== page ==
Reach Out Lakota Creates a Bridge to Tomorrow
“It’s a hand-up, not a hand-out.” That’s how Lourdes Ward describes the services she and her team have been providing at Reach Out Lakota for more than 23 years.
Reach Out Lakota’s mission is to give a hand-up to those in need throughout West Chester and Liberty Township.
“We could hand out a bag of food to families and send them on their way, but that’s just a band-aid. That’s not getting to the root of the problem,” explains Ward, who serves as Executive Director of the 24-year-old organization.
Reach Out Lakota’s services include providing food, clothing and supplemental grocery needs like hygiene or cleaning products. Each client must participate in a series of required classes and meet with individuals who teach them about finance, insurance, emergency and workforce services.
“We want to look at the whole picture. We want to know as much about a client’s situation as we can so that we can help them to move forward,” Ward says. “Our hope is that we can help bridge the gap between today and tomorrow.”
In order to apply for assistance, a client must either live in West Chester or Liberty Township, have a child enrolled in the Lakota School District, or be a registered member of a participating church. Clients who qualify can receive clothing once a month and food and supplemental items three times a year.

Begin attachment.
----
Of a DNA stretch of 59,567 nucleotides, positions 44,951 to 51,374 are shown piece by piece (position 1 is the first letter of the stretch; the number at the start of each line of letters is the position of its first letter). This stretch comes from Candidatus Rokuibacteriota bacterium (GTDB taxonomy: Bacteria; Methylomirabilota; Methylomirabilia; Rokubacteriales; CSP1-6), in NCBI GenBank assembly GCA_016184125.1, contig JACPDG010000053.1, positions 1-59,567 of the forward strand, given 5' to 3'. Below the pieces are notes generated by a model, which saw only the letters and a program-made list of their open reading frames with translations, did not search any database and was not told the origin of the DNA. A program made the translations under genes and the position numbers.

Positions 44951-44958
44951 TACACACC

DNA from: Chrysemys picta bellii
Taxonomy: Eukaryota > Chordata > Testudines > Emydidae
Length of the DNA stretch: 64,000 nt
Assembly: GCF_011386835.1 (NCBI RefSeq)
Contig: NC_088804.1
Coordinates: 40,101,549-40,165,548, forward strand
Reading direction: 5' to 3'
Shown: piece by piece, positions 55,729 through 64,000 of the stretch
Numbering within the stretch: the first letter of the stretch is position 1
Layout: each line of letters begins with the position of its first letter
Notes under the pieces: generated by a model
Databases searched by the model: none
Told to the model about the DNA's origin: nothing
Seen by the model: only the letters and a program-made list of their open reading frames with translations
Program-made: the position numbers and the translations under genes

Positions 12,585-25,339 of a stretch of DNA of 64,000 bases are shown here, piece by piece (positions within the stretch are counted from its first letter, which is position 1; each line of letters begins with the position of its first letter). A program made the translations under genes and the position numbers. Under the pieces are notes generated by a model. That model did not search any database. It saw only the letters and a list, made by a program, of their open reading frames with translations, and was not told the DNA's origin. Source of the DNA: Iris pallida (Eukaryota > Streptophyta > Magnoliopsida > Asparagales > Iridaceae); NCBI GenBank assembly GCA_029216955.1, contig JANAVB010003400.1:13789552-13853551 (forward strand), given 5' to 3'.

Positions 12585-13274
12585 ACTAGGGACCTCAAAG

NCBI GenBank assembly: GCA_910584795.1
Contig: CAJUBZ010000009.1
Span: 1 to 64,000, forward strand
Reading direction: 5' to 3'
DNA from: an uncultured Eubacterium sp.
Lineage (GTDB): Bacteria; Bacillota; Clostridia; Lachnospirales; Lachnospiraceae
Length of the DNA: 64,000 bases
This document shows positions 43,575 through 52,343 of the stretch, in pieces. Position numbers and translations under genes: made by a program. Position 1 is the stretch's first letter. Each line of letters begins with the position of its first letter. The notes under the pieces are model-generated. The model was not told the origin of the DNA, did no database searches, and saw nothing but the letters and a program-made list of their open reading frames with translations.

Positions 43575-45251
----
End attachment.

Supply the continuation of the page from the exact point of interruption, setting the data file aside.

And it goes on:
Ward says she often hears the misconception that people in the West Chester community don’t need help or assistance meeting the needs of their families, when in reality she says, many do.
“My hope is that people realize that circumstances happen to all of us, no matter the neighborhood you live in,” Ward says. “It could be you, your family member, or someone you know.”
To continue providing for the community, Ward recognized last year that she needed someone to focus solely on fundraising and development. By being 100% community-based and funded, raising awareness is a necessity. Ward introduced the organization’s second full-time employee, Peyton Gravely, whose passion and experience of working with non-profits has been a major asset to the organization.
Gravely is focused on growing partner relationships and fundraising efforts through the organization’s five annual events: the Shamrock Shuffle, Corporate Food Fight, UCBMA Food Truck Rally, Celebrity Waiter Dinner and the Santa Suit Fun Run. Many of these events have become cornerstones of the West Chester and Liberty Townships communities.
“We are truly community-supported. Every time someone donates, volunteers or even hits that ‘like’ button on Facebook, it helps us,” Gravely explains.
His hope for the future is that Reach Out Lakota continues to be a welcoming place where local residents know they can come in for a helping hand.
“For a lot of clients, it took a lot of life happening for them to come in here. It’s not easy,” Gravely says. “But sometimes you just have to say, ‘Please.’”
Both Gravely and Ward encourage community members to take action in whatever way they feel most compelled. If it is working in a soup kitchen, volunteering at a church or participating in a Reach Out Lakota fundraiser, Gravely says people should get involved.
If you are interested in helping Reach Out Lakota, they are now accepting donations of new and gently used clothing, including winter jackets, scarves, gloves and boots. For more information on how to donate or more ways to get involved, visit the Reach Out Lakota website. ReachOutLakota.org